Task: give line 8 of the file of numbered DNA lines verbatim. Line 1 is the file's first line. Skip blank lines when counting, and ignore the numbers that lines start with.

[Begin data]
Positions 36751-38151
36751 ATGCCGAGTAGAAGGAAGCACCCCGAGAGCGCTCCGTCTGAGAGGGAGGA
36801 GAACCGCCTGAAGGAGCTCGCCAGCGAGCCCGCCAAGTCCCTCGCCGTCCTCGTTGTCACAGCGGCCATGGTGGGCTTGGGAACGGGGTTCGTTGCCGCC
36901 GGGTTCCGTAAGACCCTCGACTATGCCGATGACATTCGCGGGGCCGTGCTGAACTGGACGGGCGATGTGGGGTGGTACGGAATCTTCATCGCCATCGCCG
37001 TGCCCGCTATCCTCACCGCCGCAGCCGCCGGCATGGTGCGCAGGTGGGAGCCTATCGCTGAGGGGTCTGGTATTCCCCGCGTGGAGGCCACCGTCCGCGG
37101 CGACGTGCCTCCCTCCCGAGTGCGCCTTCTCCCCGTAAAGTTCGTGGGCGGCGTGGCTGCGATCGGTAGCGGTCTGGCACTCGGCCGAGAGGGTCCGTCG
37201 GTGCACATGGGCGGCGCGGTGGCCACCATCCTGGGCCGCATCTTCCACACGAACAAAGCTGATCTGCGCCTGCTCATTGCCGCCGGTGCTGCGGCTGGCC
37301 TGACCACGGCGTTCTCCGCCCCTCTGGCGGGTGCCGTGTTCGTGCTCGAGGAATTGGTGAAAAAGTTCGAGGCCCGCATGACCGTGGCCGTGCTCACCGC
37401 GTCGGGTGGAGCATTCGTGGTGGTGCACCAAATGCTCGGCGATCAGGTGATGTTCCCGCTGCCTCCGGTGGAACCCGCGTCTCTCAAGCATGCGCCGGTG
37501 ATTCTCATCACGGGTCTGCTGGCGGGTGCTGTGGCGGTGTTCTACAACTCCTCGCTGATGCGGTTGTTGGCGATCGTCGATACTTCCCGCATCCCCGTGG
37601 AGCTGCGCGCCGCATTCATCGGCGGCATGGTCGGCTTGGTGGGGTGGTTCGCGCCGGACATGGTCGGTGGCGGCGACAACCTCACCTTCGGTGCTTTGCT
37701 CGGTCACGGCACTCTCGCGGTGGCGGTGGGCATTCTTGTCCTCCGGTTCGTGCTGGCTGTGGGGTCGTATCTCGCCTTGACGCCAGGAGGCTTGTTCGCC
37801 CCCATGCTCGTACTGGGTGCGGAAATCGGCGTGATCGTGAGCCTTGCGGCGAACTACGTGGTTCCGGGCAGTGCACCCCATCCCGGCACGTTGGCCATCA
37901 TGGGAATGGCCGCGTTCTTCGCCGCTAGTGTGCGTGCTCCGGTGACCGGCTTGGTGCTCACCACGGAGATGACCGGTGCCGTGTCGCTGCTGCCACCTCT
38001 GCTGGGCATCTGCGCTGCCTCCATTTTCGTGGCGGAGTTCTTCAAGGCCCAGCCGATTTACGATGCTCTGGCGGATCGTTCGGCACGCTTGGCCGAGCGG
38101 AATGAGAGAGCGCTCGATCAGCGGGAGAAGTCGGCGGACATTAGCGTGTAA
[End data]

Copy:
37301 TGACCACGGCGTTCTCCGCCCCTCTGGCGGGTGCCGTGTTCGTGCTCGAGGAATTGGTGAAAAAGTTCGAGGCCCGCATGACCGTGGCCGTGCTCACCGC